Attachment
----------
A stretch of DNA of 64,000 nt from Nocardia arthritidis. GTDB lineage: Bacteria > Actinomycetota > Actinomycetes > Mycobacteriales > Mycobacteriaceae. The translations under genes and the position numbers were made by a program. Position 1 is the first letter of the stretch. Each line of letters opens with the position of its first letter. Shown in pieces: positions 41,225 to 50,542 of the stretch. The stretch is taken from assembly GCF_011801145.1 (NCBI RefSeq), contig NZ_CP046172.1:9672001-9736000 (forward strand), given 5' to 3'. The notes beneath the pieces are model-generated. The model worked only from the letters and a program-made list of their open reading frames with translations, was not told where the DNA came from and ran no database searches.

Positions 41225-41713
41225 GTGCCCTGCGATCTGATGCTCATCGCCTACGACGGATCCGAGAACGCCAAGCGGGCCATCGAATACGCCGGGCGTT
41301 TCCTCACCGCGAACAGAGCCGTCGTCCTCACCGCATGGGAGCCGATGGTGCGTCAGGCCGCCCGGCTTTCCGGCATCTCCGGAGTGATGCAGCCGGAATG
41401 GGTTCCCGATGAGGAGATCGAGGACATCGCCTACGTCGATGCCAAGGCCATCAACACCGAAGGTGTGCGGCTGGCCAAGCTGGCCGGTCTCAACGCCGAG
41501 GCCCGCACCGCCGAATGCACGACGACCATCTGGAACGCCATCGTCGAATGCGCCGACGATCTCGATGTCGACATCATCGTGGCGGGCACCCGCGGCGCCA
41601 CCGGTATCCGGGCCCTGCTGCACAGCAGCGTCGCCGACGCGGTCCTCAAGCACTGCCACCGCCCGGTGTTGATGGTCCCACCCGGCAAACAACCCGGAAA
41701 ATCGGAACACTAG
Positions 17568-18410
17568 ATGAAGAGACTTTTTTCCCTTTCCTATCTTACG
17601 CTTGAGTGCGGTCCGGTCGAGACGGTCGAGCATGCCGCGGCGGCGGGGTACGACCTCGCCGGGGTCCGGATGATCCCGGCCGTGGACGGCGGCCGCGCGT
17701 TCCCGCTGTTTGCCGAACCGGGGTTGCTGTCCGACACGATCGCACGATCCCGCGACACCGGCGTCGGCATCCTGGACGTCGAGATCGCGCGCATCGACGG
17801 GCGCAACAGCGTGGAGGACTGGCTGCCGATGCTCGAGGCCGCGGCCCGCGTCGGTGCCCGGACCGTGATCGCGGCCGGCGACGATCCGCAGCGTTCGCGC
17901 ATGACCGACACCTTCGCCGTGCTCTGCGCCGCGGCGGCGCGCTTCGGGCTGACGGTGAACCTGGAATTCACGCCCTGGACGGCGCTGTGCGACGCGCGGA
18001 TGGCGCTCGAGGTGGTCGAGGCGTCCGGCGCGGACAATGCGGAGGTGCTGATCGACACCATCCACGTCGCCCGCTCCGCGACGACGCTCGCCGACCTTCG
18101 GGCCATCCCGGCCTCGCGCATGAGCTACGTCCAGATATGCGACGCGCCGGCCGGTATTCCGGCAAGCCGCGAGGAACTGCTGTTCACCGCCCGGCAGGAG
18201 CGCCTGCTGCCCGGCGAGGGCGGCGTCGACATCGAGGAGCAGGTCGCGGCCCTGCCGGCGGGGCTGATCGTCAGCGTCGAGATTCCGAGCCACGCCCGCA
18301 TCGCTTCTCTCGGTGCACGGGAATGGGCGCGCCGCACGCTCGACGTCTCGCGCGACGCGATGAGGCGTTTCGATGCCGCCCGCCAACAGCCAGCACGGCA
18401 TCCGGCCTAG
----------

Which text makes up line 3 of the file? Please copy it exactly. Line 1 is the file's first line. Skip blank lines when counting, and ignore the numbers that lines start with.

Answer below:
41225 GTGCCCTGCGATCTGATGCTCATCGCCTACGACGGATCCGAGAACGCCAAGCGGGCCATCGAATACGCCGGGCGTT